On July 1, 2019, a new law governing automatic renewals will go into effect in Vermont. Although the law includes two provisions that are more stringent than those found in other state laws, the Vermont law is more limited in scope. It only applies to agreements with an initial term of one year or longer that renew for a subsequent term that is longer than one month.

The law includes two unique requirements:

  • Bold Disclosures:  Companies are required to “clearly and conspicuously” disclose “the terms of the automatic renewal provision in plain, unambiguous language in bold-face type.” Other states require “clear and conspicuous” disclosures, but Vermont is the first state to require the use of bold type.
  • Double Opt-In:  “In addition to accepting the contract,” a consumer must also take “an affirmative action to opt in to the automatic renewal provision.” Although some settlements have included similar requirements, this is the first time this type of requirement has been included in a statute.

Like many other state laws, the Vermont law also requires sellers to send a reminder notice between 30-60 days prior to renewal. The notice must generally include: (a) the date the contract will automatically renew; (b) the length of the new term; (c) the methods by which the consumer can cancel; and (d) the seller’s contact information. Existing contracts that are in effect as of July 1, 2019 may not automatically renew, unless sellers provide a similar notice.

Companies who sell products or services using automatic renewal plans should pay close attention to these developments. As we’ve posted before, a growing number of states regulate how these plans can be structured, and there have been both lawsuits and regulatory investigations targeting companies that have failed to comply.

The Electronic Retailing Self-Regulation Program (or “ERSP”) recently announced a decision involving Alo Yoga’s influencer campaign. The decision centers around how the company’s influencers disclosed – or, in some cases, failed to disclose – their connection to the company, and it includes helpful reminders about how to conduct an influencer campaign.

At the outset, the ERSP reminded Alo that an “individual does not have to say something positive about a product for a social media post to be considered an endorsement covered by the FTC Act. Simply posting a picture or video of a product, or, similarly, tagging a brand in the post, could convey the message that a person likes and approves of a product, and, therefore, may be an endorsement.” That endorsement triggers a disclosure requirement.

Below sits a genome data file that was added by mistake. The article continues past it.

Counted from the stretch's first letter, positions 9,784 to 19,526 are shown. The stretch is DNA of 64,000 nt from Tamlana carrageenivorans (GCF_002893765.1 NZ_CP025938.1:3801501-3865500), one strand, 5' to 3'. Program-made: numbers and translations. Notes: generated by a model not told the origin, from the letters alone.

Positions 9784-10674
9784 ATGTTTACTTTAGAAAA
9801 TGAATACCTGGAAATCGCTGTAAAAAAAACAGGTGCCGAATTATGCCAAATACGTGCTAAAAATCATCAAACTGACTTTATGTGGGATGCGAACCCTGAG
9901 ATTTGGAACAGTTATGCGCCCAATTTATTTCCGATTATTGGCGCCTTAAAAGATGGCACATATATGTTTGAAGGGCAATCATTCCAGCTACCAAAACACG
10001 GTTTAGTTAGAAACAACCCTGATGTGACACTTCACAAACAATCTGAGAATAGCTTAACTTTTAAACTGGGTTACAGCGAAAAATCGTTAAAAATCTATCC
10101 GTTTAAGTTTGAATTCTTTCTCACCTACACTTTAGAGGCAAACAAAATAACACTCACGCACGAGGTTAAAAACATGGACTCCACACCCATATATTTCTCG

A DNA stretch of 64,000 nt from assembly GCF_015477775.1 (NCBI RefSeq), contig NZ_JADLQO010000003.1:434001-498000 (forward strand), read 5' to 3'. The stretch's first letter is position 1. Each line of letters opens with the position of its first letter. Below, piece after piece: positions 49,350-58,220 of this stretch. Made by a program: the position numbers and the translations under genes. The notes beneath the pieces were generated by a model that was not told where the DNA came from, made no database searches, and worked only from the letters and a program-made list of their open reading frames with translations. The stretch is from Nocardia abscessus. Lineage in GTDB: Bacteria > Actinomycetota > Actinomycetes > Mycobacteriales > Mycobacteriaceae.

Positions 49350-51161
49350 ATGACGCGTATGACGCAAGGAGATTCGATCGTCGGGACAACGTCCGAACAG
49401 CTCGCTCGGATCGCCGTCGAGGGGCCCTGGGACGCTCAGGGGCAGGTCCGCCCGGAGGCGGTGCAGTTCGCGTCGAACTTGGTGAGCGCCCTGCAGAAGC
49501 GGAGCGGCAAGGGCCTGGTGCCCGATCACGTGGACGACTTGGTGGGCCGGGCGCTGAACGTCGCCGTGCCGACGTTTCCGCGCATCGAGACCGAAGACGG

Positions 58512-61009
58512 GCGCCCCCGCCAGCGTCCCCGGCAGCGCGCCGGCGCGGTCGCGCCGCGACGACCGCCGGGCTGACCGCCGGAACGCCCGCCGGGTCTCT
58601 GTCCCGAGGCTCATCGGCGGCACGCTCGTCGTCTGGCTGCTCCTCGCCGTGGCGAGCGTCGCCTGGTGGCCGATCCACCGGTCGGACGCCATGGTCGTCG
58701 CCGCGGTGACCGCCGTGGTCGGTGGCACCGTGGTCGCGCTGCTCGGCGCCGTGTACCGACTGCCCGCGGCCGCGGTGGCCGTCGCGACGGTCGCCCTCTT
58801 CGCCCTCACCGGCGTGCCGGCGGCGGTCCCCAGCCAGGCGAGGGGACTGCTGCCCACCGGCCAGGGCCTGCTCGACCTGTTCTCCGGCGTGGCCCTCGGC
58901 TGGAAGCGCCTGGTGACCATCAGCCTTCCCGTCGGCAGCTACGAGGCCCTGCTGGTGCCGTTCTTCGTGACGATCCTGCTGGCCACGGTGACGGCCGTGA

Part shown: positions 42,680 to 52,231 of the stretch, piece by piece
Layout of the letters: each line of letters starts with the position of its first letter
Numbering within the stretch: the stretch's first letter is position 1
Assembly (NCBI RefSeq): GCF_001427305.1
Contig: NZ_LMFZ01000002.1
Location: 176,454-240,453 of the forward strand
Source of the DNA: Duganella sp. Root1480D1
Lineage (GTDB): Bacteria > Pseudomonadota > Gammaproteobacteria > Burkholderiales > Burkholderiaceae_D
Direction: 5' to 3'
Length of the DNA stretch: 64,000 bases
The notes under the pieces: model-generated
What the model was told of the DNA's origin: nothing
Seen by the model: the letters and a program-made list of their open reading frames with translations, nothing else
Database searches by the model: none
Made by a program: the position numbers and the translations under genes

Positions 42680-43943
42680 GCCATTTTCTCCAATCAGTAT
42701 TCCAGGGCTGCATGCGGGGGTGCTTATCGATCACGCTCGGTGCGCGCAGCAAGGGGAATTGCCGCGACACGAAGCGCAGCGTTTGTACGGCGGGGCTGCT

Although some influencers did disclose their connection to the company, ERSP took issue with the way some disclosures were made. For example, one influencer used the hashtag #ad – which is generally considered to be sufficient – but ERSP worried that it would get lost in the middle of 23 other hashtags. Also, some influencers used foreign words in their disclosures – such as #incollaborazionaloyoga – potentially making them hard for viewers to understand.

ERSP commended Alo for drafting guidelines that were based on the FTC’s Endorsement Guides and sharing them with its influencers, but reminded the company that simply telling influencers what they have to do is not enough. Companies also need to monitor compliance with their guidelines and take steps to address influencers that don’t comply. Moreover, companies should not re-post influencer posts that don’t include the appropriate disclosures.

Influencers and companies have some flexibility in how they make disclosures and structure their campaigns, but this case demonstrates that there is a limit to that flexibility. Disclosures have to be made in a way that viewers are likely to see and understand them. And companies can’t just give their influencers guidelines, and hope for the best. Instead, they need to take an active role in the campaigns to ensure they comply with the law.

“Made in the USA” claims have taken on an even greater importance as American manufacturing has captivated the political discussion. Recently FTC Commissioner Chopra released a statement calling for more stringent enforcement of the agency’s “Made in USA” advertising policies.

Kristi Wolff discusses how to substantiate “Made in USA” claims on the latest episode of the Ad Law Access Podcast, Making it in the USA – When Product Origin and Origin Marketing Claims Matter.

During the podcast, Kristi makes references to a commercial, John Villafranco’s podcast on Challenging Competitors’ Claims, and our webinar Buy American and Hire American: Is Your (Or Your Competitor’s) Product Really “Made in the USA”.

You can find the Ad Law Access podcast on Apple Podcasts,
SpotifyGoogle PlaySoundCloud, and other podcast services.

On a new episode of the Ad Law Access PodcastAlex Schneider discusses the recently approved (four) bills to amend the California Consumer Privacy Act (CCPA) and the Nevada and Maine Legislatures legislation that, like the CCPA, features new requirements relating to the sale of consumer personal data.

For additional information see the Ad Law Access blog posts: